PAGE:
P.S. Naturally, if possible, one should get the answer to as many of these questions on the phone- reluctance for the school to answer may be taken for many items as the undesired answer. At some schools, furthermore, forbidding types may be doing the interview- in which case it might be better to ask {firmly} for some time with one of the other farang teachers to get a realistic picture of what's going on at the school.

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Thanks for serving up all these tasty morsels from your larder, Steven.

I'm wondering if you could say what your assumptions are about qualifications, experience, etc for the checklist. Under 30K without any TEFL certificate or experience, might not be so clear cut. Same goes for most of the other stuff.

One lower down the pecking order usually is well served by a higher BS threshold.

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I originally wrote this over on Ajarn.com, and I think it's still good advice, so I'll repost it here:

Checklist For Avoiding Bad Jobs

...

Finally, on top of this, go for as many goodies as you can. Schools these days are more desperate, and some of them even want to hire real teachers. Aside from the compensations for not having adequate paperwork or asking the teachers to do extra work outside the normal job description of teaching, don't forget to ask for:

...

1. Resign bonuses

2. Biannual or annual plane tickets to visit home

3. Housing allowances, especially if the school is in an especially expensive area

4. Internet access

5. Raise schedules

Thanks for these suggestions, most of which I would have not thought of ; I will be looking for a teaching position in the not-too-distant-future . I do have a couple of questions though:

By "Resign Bonus" you mean when you get fired they let you claim that you resigned and pay you and end-of-job bonus?

Speaking of bonuses - I've heard that a lot of workers in Thailand get End-of-Year type bonuses that can be a substantial portion of their total pay. What about teachers ? Should one ask about this when applying for a job?

Once again, its quite generous of you to provide loads of hiqh quality info. :D:o

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It's a great list, as are several other helpful lists that IJWT/Steven has provided in the past year. However, some of them are partially "wish lists," that aren't too practical or real-world for the newcomers, some folks in the provinces, or those who don't already have solid gold authentic credentials.

The crazy national bureaucracy has made it very difficult for any school to do everything legally. So, of course, a non-Thai teacher gets caught in the Catch-22 situations.

The way Thais (even with Master's degrees in education) answer questions, it would take you several hours of interview to get clear answers to all those questions. And the process might brand you as a troublemaker. I'm not sure I know all the answers to that list yet, at either of the schools where I've worked at least one semester.

I got lucky. I didn't ask nearly enough questions before starting at either school, and I hardly got any reliable answers. Somehow, we've muddled through it all, so far. But then, I can afford to get by without some of the perks, and don't have all the same problems that most newcomers have.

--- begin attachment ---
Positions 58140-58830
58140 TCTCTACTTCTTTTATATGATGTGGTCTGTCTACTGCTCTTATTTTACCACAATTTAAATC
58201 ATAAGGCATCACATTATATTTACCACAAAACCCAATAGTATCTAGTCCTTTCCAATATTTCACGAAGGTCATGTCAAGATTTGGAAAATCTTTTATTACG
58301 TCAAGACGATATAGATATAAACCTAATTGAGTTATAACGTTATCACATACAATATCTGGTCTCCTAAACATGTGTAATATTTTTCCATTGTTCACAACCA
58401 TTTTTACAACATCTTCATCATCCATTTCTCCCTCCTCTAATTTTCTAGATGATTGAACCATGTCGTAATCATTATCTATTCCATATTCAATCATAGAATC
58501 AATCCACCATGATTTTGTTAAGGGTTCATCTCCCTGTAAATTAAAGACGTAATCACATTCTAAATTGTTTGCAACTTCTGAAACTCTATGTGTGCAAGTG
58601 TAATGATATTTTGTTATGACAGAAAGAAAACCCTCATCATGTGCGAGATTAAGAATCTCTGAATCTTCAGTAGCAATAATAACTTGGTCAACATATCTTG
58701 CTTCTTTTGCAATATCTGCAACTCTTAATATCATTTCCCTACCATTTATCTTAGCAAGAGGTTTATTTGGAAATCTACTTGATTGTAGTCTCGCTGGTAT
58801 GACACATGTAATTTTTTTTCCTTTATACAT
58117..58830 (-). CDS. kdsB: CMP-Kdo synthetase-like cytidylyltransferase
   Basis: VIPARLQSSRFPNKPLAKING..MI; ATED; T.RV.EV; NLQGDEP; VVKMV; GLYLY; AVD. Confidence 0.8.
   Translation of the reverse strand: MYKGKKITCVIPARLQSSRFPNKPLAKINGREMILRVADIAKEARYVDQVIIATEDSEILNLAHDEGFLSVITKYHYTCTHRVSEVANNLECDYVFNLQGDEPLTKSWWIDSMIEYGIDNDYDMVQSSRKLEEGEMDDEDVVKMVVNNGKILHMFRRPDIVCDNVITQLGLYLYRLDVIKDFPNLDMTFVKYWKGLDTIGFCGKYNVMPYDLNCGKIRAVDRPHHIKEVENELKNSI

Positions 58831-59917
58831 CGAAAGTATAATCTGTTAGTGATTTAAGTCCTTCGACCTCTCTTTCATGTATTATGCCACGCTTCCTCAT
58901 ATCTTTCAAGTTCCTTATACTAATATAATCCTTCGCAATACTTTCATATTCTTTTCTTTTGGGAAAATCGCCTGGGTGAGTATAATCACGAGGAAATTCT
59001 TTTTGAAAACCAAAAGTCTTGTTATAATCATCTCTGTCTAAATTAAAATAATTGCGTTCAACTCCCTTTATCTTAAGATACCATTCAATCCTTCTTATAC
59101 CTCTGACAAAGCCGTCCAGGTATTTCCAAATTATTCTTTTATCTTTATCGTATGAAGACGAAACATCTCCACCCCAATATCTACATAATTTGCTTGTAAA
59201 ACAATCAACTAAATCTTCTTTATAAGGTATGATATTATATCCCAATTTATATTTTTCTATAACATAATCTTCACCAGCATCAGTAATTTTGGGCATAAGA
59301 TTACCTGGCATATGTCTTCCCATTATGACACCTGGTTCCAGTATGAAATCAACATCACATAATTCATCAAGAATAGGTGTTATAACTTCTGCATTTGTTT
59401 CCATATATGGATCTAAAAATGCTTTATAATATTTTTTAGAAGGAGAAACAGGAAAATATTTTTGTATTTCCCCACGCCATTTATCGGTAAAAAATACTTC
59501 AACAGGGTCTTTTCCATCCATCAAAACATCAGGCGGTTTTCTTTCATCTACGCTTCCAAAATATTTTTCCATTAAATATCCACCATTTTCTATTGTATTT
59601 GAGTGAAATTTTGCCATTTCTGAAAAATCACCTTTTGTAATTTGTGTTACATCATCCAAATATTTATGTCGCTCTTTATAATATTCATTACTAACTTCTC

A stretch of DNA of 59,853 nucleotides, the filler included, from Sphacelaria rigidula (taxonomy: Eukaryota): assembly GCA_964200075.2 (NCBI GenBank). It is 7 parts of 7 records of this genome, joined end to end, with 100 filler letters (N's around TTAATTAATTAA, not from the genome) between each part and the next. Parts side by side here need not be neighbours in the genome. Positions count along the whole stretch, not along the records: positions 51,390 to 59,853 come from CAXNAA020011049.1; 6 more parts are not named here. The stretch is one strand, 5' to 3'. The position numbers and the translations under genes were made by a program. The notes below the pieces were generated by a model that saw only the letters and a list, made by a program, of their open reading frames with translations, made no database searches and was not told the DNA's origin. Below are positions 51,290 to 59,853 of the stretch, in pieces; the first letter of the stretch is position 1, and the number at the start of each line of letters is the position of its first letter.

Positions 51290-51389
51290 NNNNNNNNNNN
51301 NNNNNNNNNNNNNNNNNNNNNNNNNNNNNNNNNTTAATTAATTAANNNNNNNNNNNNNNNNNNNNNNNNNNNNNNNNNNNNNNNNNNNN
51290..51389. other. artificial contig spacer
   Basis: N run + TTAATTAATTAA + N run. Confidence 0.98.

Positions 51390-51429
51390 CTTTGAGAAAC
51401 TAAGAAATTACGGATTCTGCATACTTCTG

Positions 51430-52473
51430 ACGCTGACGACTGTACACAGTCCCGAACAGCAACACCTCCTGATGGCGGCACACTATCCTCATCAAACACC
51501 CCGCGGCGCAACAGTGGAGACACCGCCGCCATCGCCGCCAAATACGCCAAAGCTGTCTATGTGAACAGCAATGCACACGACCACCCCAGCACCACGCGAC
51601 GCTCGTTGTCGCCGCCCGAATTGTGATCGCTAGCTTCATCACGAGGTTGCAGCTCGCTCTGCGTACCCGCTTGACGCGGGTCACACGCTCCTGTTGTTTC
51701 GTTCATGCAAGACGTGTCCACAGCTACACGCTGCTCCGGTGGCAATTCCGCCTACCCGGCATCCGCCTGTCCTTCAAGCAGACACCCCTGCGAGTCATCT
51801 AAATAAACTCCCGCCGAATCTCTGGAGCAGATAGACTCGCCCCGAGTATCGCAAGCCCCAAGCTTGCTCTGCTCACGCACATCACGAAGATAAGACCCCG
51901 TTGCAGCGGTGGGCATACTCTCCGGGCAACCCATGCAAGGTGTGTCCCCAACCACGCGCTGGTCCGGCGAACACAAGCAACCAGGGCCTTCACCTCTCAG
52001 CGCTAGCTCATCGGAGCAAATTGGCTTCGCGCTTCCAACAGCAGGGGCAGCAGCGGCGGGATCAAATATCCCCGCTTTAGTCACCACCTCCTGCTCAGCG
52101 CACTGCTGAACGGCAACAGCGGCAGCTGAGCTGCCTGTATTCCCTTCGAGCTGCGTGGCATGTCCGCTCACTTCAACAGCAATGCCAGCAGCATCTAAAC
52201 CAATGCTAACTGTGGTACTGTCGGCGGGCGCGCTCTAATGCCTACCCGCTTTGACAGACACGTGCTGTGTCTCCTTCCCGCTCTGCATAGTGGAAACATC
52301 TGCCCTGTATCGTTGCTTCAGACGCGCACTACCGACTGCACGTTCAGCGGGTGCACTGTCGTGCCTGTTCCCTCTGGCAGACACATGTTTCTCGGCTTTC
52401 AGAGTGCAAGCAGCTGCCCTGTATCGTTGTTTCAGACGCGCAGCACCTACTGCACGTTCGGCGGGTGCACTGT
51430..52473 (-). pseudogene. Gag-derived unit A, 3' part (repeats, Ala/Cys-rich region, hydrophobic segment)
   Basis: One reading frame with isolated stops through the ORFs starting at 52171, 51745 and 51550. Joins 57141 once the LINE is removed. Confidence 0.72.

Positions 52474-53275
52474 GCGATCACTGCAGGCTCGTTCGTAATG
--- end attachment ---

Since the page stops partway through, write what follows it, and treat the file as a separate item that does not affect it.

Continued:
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Thanks for serving up all these tasty morsels from your larder, Steven.

I'm wondering if you could say what your assumptions are about qualifications, experience, etc for the checklist. Under 30K without any TEFL certificate or experience, might not be so clear cut. Same goes for most of the other stuff.

One lower down the pecking order usually is well served by a higher BS threshold.

^Good points- I'm assuming for the purposes of the thread that the job-seeker has a least a bachelor's in *something* plus a TEFL qual or a few years equivalent experience. Those with more quals should IN THEORY be able to find and demand better conditions, and those with fewer should IN THEORY be forced to put up with worse. Unfortunately, what actually happens is that MOST jobs here are cookie-cutter identicals, and the good and bad teachers fall into them randomly.

A Master's degree in anything gets you into the university jobs pretty easily, and experience in a SUBJECT (especially maths/sciences) is appreciated in all EP programs.

However, just given the bare minimum quals I've mentioned, the minimum conditions I've listed SHOULD apply in the market here- unfortunately, the market doesn't really work.

That's why I recommend to those who CAN that you turn down jobs that don't meet the minimum conditions, to put pressure on the market!

"Steven"

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Thanks for these suggestions, most of which I would have not thought of ; I will be looking for a teaching position in the not-too-distant-future . I do have a couple of questions though:

By "Resign Bonus" you mean when you get fired they let you claim that you resigned and pay you and end-of-job bonus?

Speaking of bonuses - I've heard that a lot of workers in Thailand get End-of-Year type bonuses that can be a substantial portion of their total pay. What about teachers ? Should one ask about this when applying for a job?

Once again, its quite generous of you to provide loads of hiqh quality info. :D:o

Sorry, I see how this is unclear- I mean a re-sign bonus- in other words, you get a bonus for staying with the school and signing a new contract before the end-of-year vacation- this is good for you and the school- you get more money right before a vacation, and the school gives you an incentive to stay the whole year and the next.